The rest of the machinations are equally oily and queasy. If you’re expecting Karamzin to redeem himself with the recognition of an American wife’s sweet, trusting purity, you’ll be waiting a long time. The cluelessness of Helen Hughes (Patty DuPont) would wear on anyone’s nerves, and her older and duller husband Andrew (Rudolph Christians, who died during production) is only slightly more on the ball.

Many upright and uptight critics in 1922 complained that Foolish Wives was a slur on American womanhood for Helen’s allowing herself to be fooled by Karamzin’s continental airs. We might agree if they called it a slur on her intelligence, but we already know Karamzin goes in for the halfwits. He introduces himself to her while she’s on a patio reading a novel called Foolish Wives by Erich von Stroheim. Is the book named for the film or vice versa?

The action takes place very convincingly in post-WWI Monte Carlo, as populated by thousands of extras. Some people are lavishly dressed members of the best upper set, and many others are uniformed officers and soldiers. Some of these are visibly wounded or in wheelchairs.

Watching Foolish Wives today, the viewer can easily believe it was shot on location in Europe, and that’s part of Stroheim’s meticulous audacity in sparing no expense to fool us. Bonus features explain how everything was shot in California. Interiors were on Hollywood stages, while the massive seaside exteriors recreated a casino, a promenade, and a castle-like mansion at Point Lobos on the Monterey Peninsula. These constructions are staggering. Rich locals from up and down the coast were invited to show up as extras (in their own clothes and jewels) for charity. That’s extravagance and economy in the same breath. According to news reports and photos, everyone had a marvelous time.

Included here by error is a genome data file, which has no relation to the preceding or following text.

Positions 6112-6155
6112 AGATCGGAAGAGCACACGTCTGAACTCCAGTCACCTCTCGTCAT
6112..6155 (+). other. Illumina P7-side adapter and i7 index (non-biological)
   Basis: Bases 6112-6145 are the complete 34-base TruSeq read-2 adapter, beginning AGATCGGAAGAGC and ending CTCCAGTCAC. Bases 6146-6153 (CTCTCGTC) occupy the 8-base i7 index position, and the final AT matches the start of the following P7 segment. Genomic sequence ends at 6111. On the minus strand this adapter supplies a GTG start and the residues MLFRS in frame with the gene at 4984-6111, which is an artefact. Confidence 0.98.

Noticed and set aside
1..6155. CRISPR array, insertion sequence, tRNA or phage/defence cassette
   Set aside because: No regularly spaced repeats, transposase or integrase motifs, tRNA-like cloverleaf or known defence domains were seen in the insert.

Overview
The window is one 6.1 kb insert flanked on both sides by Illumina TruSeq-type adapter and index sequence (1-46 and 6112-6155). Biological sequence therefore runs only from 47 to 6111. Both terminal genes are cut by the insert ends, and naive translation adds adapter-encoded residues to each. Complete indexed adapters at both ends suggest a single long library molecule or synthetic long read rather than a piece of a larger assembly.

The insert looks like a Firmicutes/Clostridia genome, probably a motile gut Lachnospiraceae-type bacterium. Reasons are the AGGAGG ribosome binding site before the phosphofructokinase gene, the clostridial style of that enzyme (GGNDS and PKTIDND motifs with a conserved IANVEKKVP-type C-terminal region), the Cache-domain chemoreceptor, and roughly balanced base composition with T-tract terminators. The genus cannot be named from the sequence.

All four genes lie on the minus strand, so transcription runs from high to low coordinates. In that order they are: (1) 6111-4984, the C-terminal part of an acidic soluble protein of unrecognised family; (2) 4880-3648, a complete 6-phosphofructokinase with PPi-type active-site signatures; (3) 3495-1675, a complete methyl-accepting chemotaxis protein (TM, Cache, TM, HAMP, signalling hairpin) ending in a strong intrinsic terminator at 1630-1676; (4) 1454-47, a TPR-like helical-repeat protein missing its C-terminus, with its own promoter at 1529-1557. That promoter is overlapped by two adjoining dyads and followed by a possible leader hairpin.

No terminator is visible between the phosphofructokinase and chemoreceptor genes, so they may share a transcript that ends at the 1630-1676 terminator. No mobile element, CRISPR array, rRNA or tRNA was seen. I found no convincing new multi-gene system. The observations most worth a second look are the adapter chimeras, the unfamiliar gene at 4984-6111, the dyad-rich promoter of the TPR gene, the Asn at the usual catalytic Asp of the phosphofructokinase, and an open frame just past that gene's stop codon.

Universal watched the production go very far over time and budget due to Stroheim’s insistence on expensive details and also to a string of disasters ranging from a storm that destroyed the initial sets to the death of a main star. Rather than pull their hair, the studio promoted all this cost and turmoil, thus generating a frenzy of anticipation and turning Foolish Wives into a kind of cultural event.

New production chief Irving Thalberg eventually shut down production and forced the miles of footage to be assembled into a film, rejecting Stroheim’s six-hour cut and eventually settling on a general release in the neighborhood of two and a half hours. What we have in this restoration is still more than 4,000 feet short of the original premiere.

We still haven’t mentioned censorship problems. At least two pregnancies got removed from the final cut, which shows how far Stroheim was prepared to outrage the middle-class sensitivities who lined up to be outraged. That footage couldn’t be found, nor the reels of material prior to the breakfast scene that now opens the film. The resolution is also strangely truncated and indirect, which makes it all the more sinister.

This restoration does what it can by comparing two existing prints (both problematic), consulting ancillary references, cleaning and restoring the image with tinting and toning, and commissioning a new orchestral score by Timothy Brock. One of the most striking elements is the hand-tinted fire during a climactic sequence. In conjunction with the extras that shed light on the restoration process and details of the production and a booklet full of excellent historical material, the Flicker Alley Blu-ray/DVD of Foolish Wives provides the best account yet of a film that’s been inducted into the National Film Registry and still has the power to impress.